19. Mary Nelson Avatar
    Mary Nelson

    There is no answer. This is not a problem for which we seek a solution. This is a predicament we must live with as the results of our hubris play out.

    “You” don’t “convert” a population. There is no “you” that exists to do so. There is no “fix”. But dismantling the status quo is a place to start. And Deep Green Resistance can help guide us.

  20. Jotham Avatar

    You/We can’t fix it, Chanda. The earth has a carrying capacity. Agriculture was the start of stealing from future generations, Oil multiplied that 100 fold. We have achieved the great population we have by digging deep into the savings account that nature spent millions of years building up before we got here. With that savings running out. We have to return to the former carrying capacity

  21. […] RELATED: Civilization is Inherently Unsustainable […]

  22. Solar Invictus Avatar
    Solar Invictus

    You’re complaining that civilization isn’t sustainable when you haven’t even considered that civilization allowed you to have that computer to write about the article in the first place.


    1. Sara Burrows Avatar

      Good one. Very original argument.

    2. Jonny Wishbone Avatar
      Jonny Wishbone

      You obviously have very poor comprehension skills. Nowhere in the article did the author ‘complain’ about civilization becoming unsustainable, what ‘was’ stated in fact is that exponential economic and population growth is unsustainable on a finite planet with finite resources. The tools and products that the present resources have provided for us to this point are a matter of fact, so suggesting that the author did not consider that is ludicrous. Your comment, however, confirms the assertion that the people in the middle of this hierarchical system are oblivious to what is going on around them.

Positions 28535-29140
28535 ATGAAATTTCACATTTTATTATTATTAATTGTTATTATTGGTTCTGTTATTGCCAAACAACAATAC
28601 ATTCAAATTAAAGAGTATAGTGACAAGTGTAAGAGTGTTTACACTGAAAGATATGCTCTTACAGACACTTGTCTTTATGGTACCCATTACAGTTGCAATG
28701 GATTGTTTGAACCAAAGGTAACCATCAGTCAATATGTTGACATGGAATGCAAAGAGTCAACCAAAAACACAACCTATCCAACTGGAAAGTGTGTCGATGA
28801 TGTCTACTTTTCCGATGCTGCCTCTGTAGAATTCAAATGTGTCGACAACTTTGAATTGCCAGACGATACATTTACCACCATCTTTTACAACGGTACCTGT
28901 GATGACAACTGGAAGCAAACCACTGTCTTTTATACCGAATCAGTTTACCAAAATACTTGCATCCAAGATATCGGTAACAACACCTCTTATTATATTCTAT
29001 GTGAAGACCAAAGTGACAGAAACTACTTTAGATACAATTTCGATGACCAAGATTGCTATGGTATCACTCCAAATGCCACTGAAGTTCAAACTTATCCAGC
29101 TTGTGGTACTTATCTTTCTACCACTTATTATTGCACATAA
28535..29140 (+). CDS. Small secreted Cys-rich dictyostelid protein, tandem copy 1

23. […] Sara Burrows on Civilization is Inherently Unsustainable […]

  24. […] of us within the “radical” milieu are finding we identify with – is based upon the utter disaster that is civilization, especially industrial civilization. Leftists, right-wingers, environmentalists, liberals, […]

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  26. […] RELATED: Civilization is Inherently Unsustainable […]

  27. Daniel Avatar

    Great article. Another point, how are the spent fuel rods going to have water pumped over them until they are relatively stable, many decades after, the power goes out? Any chance humanity might have had left is probably destroyed once even a tenth of those melt down.

  28. […] civilization (city building) is a pyramid scheme. It is inherently unsustainable, as it relies on an ever-expanding base of slaves (or wage-slaves) […]

  29. Jim Avatar

    Have no fear. The forces of nature will protect life. Life will persist long after the last human life has extinguished. Step further back and see the biggest picture:. It’s not about us.

  30. Cam Avatar

    It doesn’t matter if you dismantle it. It will always come back. As it will, eventually after this collapse. Such is the cycle.